As former students walking into a career fair, we all remember the stuffy suits, fancy binder-clad portfolios and waiting in long lines to talk to complete strangers to convince them to hire us for an internship or job. For must students, it can be very nerve-racking. It can feel like a first date, except you are meeting 15 different people with all the power in the relationship, deciding your entire summer or career.
Since joining Lambert, I have had the opportunity to sit on the other side of the table, representing the firm at multiple career fairs. I’ve also served on a panel at Michigan State telling others how to prepare for a career fair. At first, I thought “this will be great, now I have the upper hand; I have the power… these poor little students have to impress me.”
I obviously wasn’t quite that cynical but I was very excited about being on the other side of the table. What do I find out? It’s just as challenging! There are 20 other companies at the Wayne State Journalism Fair and I have to figure out how to get students interested in me!
As with any first date, appearance is the priority as we begin setting up our booth. Lambert is cool and professional looking and we want to reflect that in our display. From our Lambert branded marketing materials, to samplings of clients’ products and giveaway items, we want to showcase things that help a student see us and think “hey, they look cool, I want to learn more.” Depending on the school we’re at, we use familiar products local to Michigan or a specific city. Often times, we go for unique and fun things like apple pie flavored chips from our client, Boulder Canyon. While the displays attract a student, it’s also a great conversation starter to talk about the work we do.
Students have their elevator pitch and we have ours. I also have my personal speech of what I do and my role at Lambert (essentially playing Tetris and reaching items on the top shelf in the kitchen for my Detroit female coworkers – I’ll let you guess which one is true). Like any networking (because that’s what this really is) situation, it is essential to carefully listen to the student’s interests and skills, and relate that to what they can do at Lambert. One thing I like to help students understand is how similar working at a public relations agency is to being in college.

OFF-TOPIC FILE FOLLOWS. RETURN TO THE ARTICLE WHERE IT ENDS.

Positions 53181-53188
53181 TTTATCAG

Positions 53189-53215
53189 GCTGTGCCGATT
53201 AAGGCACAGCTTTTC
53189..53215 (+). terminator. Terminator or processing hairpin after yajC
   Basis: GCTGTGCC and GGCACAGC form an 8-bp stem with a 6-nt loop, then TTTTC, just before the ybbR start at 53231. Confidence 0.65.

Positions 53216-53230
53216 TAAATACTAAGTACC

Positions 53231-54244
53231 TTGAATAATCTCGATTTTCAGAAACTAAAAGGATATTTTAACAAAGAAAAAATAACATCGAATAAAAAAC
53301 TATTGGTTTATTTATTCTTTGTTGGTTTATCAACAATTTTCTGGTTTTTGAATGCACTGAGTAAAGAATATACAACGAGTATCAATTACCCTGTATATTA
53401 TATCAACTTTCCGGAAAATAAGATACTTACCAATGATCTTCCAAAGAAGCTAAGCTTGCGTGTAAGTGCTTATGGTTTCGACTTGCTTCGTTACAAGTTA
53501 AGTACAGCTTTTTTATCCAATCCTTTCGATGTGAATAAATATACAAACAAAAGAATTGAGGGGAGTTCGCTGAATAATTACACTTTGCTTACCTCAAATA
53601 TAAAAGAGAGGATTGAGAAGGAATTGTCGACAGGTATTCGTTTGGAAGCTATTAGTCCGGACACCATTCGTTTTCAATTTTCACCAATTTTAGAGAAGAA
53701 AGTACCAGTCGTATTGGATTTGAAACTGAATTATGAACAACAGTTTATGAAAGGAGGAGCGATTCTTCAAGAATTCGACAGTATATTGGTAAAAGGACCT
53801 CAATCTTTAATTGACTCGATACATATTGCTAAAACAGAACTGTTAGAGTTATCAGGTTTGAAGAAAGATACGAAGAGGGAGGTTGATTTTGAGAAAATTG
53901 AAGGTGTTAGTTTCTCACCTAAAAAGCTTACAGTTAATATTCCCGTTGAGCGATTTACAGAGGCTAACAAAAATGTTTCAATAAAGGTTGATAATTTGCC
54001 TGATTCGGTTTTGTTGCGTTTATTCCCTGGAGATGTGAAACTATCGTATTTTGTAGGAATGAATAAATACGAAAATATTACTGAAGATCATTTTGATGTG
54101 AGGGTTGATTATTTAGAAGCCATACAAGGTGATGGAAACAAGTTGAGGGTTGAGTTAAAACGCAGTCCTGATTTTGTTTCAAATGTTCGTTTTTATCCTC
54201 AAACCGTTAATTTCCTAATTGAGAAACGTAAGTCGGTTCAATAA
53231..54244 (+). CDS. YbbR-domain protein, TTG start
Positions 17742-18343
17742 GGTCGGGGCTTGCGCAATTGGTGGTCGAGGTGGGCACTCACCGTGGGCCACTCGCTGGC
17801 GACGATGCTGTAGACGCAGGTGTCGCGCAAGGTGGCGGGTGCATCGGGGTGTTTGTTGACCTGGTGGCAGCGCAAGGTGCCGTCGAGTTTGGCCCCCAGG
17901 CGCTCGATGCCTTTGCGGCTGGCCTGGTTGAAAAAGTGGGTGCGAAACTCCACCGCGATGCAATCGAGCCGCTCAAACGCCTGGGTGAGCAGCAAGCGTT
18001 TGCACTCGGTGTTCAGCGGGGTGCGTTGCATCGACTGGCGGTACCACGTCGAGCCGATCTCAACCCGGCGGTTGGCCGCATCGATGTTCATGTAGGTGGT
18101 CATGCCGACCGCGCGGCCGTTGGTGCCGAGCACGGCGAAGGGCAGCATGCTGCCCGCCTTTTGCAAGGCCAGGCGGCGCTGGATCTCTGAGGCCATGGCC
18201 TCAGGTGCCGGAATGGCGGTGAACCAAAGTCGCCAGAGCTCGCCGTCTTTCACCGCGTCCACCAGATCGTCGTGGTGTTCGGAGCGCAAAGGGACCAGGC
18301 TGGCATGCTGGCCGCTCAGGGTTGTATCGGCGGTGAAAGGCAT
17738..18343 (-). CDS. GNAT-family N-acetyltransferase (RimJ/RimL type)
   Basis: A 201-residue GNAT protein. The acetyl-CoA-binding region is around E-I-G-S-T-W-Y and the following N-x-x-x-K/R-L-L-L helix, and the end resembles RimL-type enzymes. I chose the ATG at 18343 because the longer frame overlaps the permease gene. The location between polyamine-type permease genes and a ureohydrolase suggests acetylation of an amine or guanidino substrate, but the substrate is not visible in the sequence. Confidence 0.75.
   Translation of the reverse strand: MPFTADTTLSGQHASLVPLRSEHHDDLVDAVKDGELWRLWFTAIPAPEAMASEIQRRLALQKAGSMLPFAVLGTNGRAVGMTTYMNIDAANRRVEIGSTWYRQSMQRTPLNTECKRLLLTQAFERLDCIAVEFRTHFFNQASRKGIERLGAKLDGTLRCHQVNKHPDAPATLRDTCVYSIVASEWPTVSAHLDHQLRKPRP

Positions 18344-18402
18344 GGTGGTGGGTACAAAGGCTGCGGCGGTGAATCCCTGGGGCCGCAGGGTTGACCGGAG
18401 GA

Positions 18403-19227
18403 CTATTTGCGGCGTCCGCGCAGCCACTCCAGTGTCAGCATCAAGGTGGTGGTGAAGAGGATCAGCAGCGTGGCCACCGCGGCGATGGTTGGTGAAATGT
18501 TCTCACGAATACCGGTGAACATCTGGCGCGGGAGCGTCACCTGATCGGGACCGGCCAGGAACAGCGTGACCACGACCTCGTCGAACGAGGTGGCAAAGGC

Of course, there are the obvious differences in college life and the “real world” and we can’t skip class at 2 p.m. and go for a beer on Tuesday, (unless you’re Joe Sonheim.) But, the similarities draw from the fact that balancing four classes, a student job and student organization responsibilities, has the same challenges as balancing the needs of multiple clients. Juggling different timelines and teams is a skill that we learn in college and is used every day in #agencylife. While there is routine in showing up for classes (just like we have to do for work), among both, your schedule is rarely the same any given week. In college every day is filled with different events, group projects, etc., and that has the same correlation of going in every day with an ever-changing project at Lambert. This is why I like to ask about their extracurricular involvement and how they handle the stressors of college. It’s not only a great way to learn about the student’s personality, but a way to judge how they might fit within a public relations agency.
Like students in college are told, follow up is important. We’re in a relationship business, so shocker, the same thing applies when you are an employer looking for top students. It is important to reach out and stay in touch with the students you see as a good fit. Managing this relationship to gauge a student’s interest in Lambert is not much different from how we operate daily – from managing client to media or analyst relationships.
Starting and building relationships with students while they are in school have led to great interns and current employees The continued follow-ups, coffee grabs and routine check-ins are at the core of what we do with students and clients to build our business both externally and internally.
Bob Miller is an associate in Lambert’s Detroit office.